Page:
UBS announced a net profit of $1.4 billion for the second quarter of 2019.Earningsread more
More than half of Venezuela's 23 states lost power on Monday, according to Reuters witnesses and reports on social media, a blackout the government blamed on an...World Politicsread more
Equifax will give consumers a range of options for monitoring their credit or making claims of fraud or data misuse, part of a $425 million restitution fund.Technologyread more
Britain's Antstream is jumping into the cloud gaming battle with a streaming platform for retro titles. And Tencent just backed the company.Technologyread more
* GRAPHIC-2019 asset returns: http://tmsnrt.rs/2jvdmXl
* First copper resistance at $6,070/T (Recasts, adds comment, changes dateline from Singapore)
LONDON, June 26 (Reuters) - Copper prices hit five-week highs on Wednesday after U.S. Treasury Secretary Steve Mnuchin said a U.S.-China trade deal was 90% complete, but gains were capped by a higher dollar and concern about demand in top consumer China.
Benchmark copper on the London Metal Exchange was down 0.1% at $6,036 a tonne at 1003 GMT. Prices of the metal used widely in the power and construction industries earlier touched $6,063.50, the highest since May 21.
"There is a lot of volatility, copper is being led by the macro environment, the U.S.-China trade war and its potential impact," said BMO Capital Markets analyst Kash Kamal.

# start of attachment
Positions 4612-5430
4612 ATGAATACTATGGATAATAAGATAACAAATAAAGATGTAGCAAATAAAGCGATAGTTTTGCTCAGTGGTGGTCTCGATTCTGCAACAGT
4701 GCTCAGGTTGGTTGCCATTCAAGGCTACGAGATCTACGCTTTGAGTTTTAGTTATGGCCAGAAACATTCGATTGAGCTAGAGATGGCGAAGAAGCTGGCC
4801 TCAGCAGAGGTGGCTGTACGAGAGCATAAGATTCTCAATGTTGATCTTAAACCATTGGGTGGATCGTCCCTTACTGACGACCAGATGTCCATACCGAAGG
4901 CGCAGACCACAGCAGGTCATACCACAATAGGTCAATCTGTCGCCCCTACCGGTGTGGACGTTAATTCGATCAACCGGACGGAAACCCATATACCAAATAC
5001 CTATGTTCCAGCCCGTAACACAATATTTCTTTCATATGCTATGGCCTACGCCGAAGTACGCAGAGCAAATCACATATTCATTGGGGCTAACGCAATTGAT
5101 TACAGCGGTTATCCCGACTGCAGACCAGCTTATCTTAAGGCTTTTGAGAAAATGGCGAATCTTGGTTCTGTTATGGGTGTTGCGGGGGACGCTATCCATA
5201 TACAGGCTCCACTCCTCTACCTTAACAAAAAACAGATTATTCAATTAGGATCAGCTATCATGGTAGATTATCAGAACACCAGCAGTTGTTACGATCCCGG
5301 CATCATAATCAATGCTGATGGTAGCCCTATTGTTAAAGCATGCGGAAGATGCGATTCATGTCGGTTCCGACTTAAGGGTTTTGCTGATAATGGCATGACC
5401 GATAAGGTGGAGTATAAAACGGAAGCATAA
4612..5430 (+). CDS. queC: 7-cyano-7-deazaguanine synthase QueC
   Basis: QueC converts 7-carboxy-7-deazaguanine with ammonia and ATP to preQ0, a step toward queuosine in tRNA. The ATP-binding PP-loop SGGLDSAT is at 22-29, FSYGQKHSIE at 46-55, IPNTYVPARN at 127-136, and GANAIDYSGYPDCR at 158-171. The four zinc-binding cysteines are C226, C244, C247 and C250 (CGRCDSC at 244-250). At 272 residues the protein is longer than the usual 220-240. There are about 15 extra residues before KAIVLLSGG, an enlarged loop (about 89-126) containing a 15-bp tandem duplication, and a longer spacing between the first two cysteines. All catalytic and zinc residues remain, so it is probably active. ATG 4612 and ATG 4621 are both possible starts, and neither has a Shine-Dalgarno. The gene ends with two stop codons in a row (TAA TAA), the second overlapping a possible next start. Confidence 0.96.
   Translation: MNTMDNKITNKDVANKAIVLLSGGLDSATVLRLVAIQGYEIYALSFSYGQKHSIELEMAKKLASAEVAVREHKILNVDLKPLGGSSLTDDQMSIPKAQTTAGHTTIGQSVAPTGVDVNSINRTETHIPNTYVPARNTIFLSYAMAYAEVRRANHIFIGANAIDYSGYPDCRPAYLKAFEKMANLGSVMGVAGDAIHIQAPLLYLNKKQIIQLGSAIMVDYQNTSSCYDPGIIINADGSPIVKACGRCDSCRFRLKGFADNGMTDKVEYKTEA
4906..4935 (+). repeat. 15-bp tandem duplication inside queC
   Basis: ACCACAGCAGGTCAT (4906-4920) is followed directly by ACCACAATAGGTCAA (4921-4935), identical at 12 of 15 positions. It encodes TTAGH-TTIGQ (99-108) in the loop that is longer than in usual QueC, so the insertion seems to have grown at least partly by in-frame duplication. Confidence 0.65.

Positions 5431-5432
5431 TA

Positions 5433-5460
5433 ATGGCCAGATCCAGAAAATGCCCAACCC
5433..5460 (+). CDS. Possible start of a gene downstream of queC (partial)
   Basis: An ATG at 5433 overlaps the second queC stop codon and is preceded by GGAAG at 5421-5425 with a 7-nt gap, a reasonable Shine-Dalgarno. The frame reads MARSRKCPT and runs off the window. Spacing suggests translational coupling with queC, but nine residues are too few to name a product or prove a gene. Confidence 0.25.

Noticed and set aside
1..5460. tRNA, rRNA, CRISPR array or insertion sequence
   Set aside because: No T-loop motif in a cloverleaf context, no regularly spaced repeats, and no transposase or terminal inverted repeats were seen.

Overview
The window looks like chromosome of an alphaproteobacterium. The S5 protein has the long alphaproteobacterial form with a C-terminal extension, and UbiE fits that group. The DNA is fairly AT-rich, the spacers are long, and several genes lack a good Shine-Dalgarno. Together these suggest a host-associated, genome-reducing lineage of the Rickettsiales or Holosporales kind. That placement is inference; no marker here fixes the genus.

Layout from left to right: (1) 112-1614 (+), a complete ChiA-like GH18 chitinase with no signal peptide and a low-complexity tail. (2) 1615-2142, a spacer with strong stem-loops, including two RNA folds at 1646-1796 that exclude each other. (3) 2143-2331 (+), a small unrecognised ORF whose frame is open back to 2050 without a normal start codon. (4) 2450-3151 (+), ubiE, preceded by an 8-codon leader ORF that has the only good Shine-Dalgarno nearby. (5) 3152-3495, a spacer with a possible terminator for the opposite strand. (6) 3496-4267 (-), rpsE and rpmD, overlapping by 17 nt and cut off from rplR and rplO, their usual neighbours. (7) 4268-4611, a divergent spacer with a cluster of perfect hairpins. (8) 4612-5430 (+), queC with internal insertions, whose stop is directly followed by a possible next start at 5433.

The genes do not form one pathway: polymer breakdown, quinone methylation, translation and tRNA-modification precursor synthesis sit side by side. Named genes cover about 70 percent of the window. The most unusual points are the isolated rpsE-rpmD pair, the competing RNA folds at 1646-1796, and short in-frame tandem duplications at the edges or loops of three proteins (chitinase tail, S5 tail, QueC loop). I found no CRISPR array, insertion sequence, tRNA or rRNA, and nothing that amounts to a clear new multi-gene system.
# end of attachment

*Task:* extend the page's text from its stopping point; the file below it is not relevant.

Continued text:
"Macro headwinds are very real, the environment is very uncertain and investors are watching key indicators of demand such as industrial production in China."
TRADE: U.S. President Donald Trump and his Chinese counterpart Xi Jinping will meet this week at the G20 summit in Japan hoping to calm their 11-month trade war.
"With this weeks G20 and Citis view of at least a truce/handshake, along with expectations of new stimuli from Chinas Politburo meeting next month, we are bullish copper," Citi analysts said in a note.
CHINA: Earlier this month, China's economy flashed warning signs as industrial output growth in May unexpectedly slowed to a more than 17-year low and investment cooled. Demand for base metals is highly correlated with industrial output.
China accounts for nearly half of global consumption of industrial metals, while the United States consumes nearly 10%.
DOLLAR: A higher U.S. currency makes dollar-denominated metals more expensive for importers in other currencies and could subdue demand. This is a relationship used by funds to generate buy and sell signals using numerical models.
CHILE: Labour unions at Chile's Chuquicamata copper mine voted on Saturday to reject the latest contract offer of government-controlled mining company Codelco, and to continue the week-long strike at the site.
"The Chuquicamata news broke a few weeks ago, the reaction was muted, which again shows the macro story is really driving the market," Kamal said.
TECHNICALS: First upside resistance for copper is at $6,070, a Fibonacci retracement level. This is followed by $6,100, where the 50-day moving average currently sits.
PRICES: Aluminium was up 0.9% at $1,830, zinc was unchanged at $2,543, lead was down 0.2% at $1,935, tin slipped 0.1% to $19,035 and nickel gained 1.1% to $12,435 a tonne.
(Reporting by Pratima Desai; Editing by Mark Potter)